Podcast: Mindsets, skillsets and toolsets for tomorrow

If you’re like me – just trying to make it through the day unscathed – keeping up with all of this change and complexity can be a daunting task. We need some help and guidance.

That help is there, if you know where to look.

Scores of thought leaders are tracking these changes – in fact, tracking changes that haven’t even happened yet – and letting us know what we should be paying attention to. MACPA CEO Tom Hood has a name for these people: look-out posts. They’re the people who are paying attention to the stuff we don’t have time to pay attention to ourselves. They’re giving us guidance on what these changes mean for our businesses and our clients, and what we should be doing to make ourselves a bit more future-ready.

We’ve even talked with a number of these folks on this show. People like Daniel Burrus, Barry Melancon, Ron Baker and Ed Kless, Rick Richardson, and others. These folks come loaded with good advice, and if you haven’t already, go back and listen to their shows.

Well, we’ve got another great look-out today – Gary Boomer, the founder, visionary, and strategist at Boomer Consulting. And talk about influence: Gary himself is recognized as one of the most influential people in the profession and an authority on pretty much anything related to technology and firm management.

But his influence goes far beyond that. He’s a true leader in that he elevates the people on his team to become influential as well. His son Jim, who’s the CEO at Boomer Consulting, and Sandra Wiley, who’s Boomer Consulting’s president, have also been named among the profession’s most influential people. So Gary has built his Boomer think-tank to last, and THAT’s the mark of a great leader.

In this conversation, we cover:

  • Gary’s view of the future of the accounting and finance profession.
  • How our mindsets, skillsets, and toolsets need to change to move the profession forward.
  • Three ways in which we all can add value.


Meanwhile, here’s what caught my eye this week.

The future of jobs
The World Economic Forum recently released its annual “Future of Jobs” report, and it’s an eye-opener.

For years now, the folks at the WEF have been beating the drum about the impact that artificial intelligence, machine learning, and digitization will have on our workplaces. Well, they’re no longer talking about the impact these new technologies will have. They’re talking about the impact these technologies are having – because this stuff is happening now, in real time.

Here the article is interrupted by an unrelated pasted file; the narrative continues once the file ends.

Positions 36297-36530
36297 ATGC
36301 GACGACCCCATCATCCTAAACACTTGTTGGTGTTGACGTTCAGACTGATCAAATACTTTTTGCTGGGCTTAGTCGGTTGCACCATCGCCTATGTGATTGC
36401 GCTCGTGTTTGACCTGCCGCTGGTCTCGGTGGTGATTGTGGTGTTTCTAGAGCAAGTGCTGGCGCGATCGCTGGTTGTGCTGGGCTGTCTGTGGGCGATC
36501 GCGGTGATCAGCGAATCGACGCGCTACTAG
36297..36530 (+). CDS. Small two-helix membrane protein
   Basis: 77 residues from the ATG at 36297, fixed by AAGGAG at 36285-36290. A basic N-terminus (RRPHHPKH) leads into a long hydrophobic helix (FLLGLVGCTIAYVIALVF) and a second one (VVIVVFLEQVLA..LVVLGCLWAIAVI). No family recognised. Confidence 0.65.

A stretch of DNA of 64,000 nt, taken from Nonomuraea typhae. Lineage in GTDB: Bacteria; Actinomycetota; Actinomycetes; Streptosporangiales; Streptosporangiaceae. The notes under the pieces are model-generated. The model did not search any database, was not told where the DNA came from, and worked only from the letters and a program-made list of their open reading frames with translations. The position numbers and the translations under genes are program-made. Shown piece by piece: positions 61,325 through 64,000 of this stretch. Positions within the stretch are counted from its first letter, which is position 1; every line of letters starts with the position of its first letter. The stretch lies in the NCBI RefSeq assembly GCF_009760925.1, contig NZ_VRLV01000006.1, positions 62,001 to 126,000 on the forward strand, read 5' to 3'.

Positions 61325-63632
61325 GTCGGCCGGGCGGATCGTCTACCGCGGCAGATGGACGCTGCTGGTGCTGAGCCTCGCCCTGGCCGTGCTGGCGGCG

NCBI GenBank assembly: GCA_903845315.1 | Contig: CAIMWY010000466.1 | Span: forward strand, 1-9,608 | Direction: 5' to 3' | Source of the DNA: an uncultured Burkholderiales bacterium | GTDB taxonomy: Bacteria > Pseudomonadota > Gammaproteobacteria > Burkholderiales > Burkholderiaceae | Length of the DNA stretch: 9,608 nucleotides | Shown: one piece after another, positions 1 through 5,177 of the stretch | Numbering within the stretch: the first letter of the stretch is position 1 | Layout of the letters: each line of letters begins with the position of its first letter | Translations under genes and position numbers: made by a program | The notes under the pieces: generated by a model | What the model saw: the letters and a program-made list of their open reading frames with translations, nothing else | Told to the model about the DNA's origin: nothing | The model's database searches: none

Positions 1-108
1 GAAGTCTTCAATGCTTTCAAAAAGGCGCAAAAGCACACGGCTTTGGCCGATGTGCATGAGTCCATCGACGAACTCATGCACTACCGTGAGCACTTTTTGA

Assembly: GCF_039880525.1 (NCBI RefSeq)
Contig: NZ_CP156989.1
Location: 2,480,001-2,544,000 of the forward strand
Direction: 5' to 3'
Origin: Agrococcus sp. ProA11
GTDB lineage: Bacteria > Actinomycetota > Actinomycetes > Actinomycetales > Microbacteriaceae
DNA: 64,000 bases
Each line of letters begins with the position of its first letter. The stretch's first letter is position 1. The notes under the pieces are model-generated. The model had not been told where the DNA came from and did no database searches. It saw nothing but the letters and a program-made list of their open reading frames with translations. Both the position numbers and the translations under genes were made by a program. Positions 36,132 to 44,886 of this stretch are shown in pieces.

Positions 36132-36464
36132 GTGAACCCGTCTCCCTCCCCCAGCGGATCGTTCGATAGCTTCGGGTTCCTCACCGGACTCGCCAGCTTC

First, let’s talk about the division of labor. According to the report, this year humans will work 71 percent of the hours required to get the job done, while machines will work 29 percent of the hours. In 2022, humans will outwork machines 58 percent to 42 percent. And in 2025 — just seven years from now, machines will be doing the majority of our work — 52 percent, to just 48 percent for humans. So yes, machines are taking jobs. That’s happening.

And what jobs are they taking? According to the report, here are the 10 jobs that are most in decline in this age of automation:

  1. Data entry clerks
  2. Accounting, bookkeeping and payroll clerks
  3. Administrative and executive secretaries
  4. Assembly and factory workers
  5. Client information and customer service workers
  6. Business services and administration managers
  7. Accountants and auditors
  8. Material-recording and stock-keeping clerks
  9. General and operations managers
  10. Postal services clerks

So, accounting and finance pros, there’s a lot to be worried about there. Machines are increasingly able to do the stuff that we’ve been trained to do for years.

But it’s not all bad news. The WEF predicts that emerging new jobs will outnumber displaced old jobs by almost 2 to 1. New technologies, they say, will create more new jobs than they destroy.

To take advantage of that, though, we’ve got to learn some new skills. And according to the World Economic Forum, these are the skills we’ll need to remain relevant going forward:

  • Analytical thinking and innovation
  • Active learning and learning strategies
  • Creativity, originality and initiative
  • Technology design and programming
  • Critical thinking and analysis
  • Complex problem-solving
  • Leadership and social influence
  • Emotional intelligence
  • Reasoning, problem-solving and ideation
  • Systems analysis and evaluation

In other words, anything the machines can’t do.

Mindsets, skillsets, toolsets
To make ourselves more future-ready, Boomer says we have to change our mindsets, our skillsets, and our toolsets – we have to change how we think about things, how we learn about things, and the tools we use to make us better at these things.

And as you’ll hear in this week’s show, he’s spot-on … as usual.



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